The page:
Policy makers are now facing the added complexity of multiple supply shocks and data that remains fluid in the face of the conflict. Against this backdrop, the US bond yield curve has inverted. Historically, this is seen as a bearish signal of slowing growth, with markets pricing in an inflationary problem that requires higher interest rates in the near term, alongside an even higher probability of a recession in a few years from now. Although a better indicator of trend rather than of timing, at a minimum, the markets assessment of risks will weigh on policy makers’ minds in the months to come. 

Domestic overview 


More connected 

The long-awaited spectrum auction took place in March, raising circa R14,5bn. This surpassed Treasury’s estimate of R8bn and represents a healthy boost to the fiscus. A court case, brought by Telkom, which will be heard in April, still presents a risk to the outcome of the auction. South Africa recorded economic growth of 1,2% in the fourth quarter of 2021, staging a decent recovery after the damage caused by the riots in the third quarter. This brings 2021 GDP growth to 4,9%. A credible result, but one that still leaves the economy below pre-COVID levels. While stage 4 load shedding over the month reminded of energy constraints and the risk it poses to the growth outlook, some positive news came from the easing of further COVID restrictions as the country moves towards lifting the state of disaster and a temporary reduction to the fuel levy, which will help reduce the impact of rising fuel prices. 

Although South Africa is vulnerable to higher oil prices as a net oil importer, high prices for commodities that the country exports, including coal, palladium and gold has supported the Rand this year, helping it appreciate by circa 8,7% against the US dollar. In line with expectations, the South African Reserve Bank (SARB) increased interest rates by 25bps. Three members voted in favour of a 25bps hike and two in favour of a 50bps hike, underscoring a more hawkish stance in the face of multiple risks to the inflation outlook. The All Bond Index gained 0,5% in March, with wild swings, as global central banks turned more hawkish.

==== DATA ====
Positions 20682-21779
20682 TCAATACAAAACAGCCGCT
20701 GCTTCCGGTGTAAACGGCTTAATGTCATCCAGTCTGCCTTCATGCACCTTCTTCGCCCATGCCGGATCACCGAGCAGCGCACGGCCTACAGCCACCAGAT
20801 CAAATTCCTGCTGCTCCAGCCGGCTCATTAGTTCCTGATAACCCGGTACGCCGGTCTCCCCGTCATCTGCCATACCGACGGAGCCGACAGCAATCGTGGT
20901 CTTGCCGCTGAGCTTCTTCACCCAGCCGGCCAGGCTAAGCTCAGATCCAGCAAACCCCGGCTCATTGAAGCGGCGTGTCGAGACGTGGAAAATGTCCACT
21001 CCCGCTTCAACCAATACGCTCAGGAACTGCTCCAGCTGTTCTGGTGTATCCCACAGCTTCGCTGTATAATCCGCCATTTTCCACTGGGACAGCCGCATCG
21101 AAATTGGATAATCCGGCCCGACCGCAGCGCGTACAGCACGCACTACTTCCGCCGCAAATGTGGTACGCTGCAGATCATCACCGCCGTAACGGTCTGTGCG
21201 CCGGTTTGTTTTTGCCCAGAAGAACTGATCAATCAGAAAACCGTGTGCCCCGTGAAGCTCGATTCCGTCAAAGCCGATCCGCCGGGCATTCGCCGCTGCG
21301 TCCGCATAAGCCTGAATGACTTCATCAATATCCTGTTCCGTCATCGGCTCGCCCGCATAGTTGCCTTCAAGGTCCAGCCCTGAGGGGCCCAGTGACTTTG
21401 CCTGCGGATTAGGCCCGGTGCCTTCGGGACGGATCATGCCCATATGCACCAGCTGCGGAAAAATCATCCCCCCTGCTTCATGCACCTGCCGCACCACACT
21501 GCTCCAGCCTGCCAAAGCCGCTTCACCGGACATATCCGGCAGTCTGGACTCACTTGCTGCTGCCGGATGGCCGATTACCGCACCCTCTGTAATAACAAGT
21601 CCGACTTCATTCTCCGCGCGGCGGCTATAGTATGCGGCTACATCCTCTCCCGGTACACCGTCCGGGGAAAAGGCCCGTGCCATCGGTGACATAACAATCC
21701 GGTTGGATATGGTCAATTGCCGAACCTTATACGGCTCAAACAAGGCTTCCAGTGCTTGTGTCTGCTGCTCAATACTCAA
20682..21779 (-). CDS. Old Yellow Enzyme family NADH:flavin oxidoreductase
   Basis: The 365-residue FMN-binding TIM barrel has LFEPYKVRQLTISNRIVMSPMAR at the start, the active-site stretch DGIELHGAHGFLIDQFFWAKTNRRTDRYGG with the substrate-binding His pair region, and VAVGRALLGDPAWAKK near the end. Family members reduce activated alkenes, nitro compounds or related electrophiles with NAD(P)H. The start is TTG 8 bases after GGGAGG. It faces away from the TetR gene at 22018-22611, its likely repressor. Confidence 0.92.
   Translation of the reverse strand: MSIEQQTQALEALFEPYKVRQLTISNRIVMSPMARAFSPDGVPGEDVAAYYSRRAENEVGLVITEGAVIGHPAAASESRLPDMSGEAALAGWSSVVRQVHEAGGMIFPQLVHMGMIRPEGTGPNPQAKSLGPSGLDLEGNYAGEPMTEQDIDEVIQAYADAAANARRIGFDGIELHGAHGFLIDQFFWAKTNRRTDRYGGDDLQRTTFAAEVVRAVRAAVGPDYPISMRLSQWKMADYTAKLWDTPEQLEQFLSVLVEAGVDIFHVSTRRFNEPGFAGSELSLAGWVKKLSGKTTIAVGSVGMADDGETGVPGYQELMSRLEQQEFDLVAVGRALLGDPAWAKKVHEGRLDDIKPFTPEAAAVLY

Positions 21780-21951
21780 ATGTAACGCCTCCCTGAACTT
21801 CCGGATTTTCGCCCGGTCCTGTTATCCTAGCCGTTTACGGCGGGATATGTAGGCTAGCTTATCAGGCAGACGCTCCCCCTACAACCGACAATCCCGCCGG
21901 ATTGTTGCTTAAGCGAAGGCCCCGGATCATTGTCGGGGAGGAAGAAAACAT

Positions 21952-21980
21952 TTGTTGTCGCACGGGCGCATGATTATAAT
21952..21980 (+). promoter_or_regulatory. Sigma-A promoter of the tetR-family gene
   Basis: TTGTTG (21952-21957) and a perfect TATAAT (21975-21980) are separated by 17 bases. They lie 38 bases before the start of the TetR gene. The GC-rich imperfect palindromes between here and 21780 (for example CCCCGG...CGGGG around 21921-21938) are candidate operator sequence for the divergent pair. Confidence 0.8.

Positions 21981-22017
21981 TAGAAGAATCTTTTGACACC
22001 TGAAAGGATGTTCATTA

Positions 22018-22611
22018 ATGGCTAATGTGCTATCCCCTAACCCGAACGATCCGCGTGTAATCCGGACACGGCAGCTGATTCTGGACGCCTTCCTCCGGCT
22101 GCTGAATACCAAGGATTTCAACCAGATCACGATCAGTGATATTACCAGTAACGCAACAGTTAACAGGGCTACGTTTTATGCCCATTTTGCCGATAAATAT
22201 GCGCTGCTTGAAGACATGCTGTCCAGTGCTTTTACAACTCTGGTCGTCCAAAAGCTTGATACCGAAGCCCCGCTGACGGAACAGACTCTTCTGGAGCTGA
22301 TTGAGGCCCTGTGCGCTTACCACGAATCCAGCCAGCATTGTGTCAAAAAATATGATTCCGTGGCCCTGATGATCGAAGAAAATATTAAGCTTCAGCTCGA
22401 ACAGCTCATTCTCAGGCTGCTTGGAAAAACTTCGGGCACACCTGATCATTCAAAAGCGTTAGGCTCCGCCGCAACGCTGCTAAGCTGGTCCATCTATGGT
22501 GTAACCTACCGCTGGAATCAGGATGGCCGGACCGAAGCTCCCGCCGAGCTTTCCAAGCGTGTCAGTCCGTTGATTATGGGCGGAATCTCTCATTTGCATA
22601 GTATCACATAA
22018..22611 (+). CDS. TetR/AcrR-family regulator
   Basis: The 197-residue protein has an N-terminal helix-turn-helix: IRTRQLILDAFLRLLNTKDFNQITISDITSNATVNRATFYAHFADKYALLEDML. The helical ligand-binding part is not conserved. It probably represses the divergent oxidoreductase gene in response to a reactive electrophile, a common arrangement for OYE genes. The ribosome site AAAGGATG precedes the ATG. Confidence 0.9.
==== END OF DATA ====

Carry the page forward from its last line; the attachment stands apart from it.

Local equity markets ended the month flat but managed to gain over the quarter with the FTSE/JSE All Share Index up 3,8%. Financials was the standout sector for the month and the quarter, gaining 49,7% since the start of the year. Benefitting from high commodity prices, the resources sector gained 31,7% over the quarter, while domestically exposed mid and small cap counters outperformed their large cap peers. In contrast, technology counters, Naspers and Prosus lost further ground over the month as it emerged that Tencent faced a possible fine from Chinese authorities for inadequate compliance measures, while Tencent’s financial results did little to appease markets. This led to higher returns for the FTSE/JSE Capped SWIX 40 over the year at 8,6%. Despite the volatility, it has been a great quarter to be invested in South Africa’s opportunity set.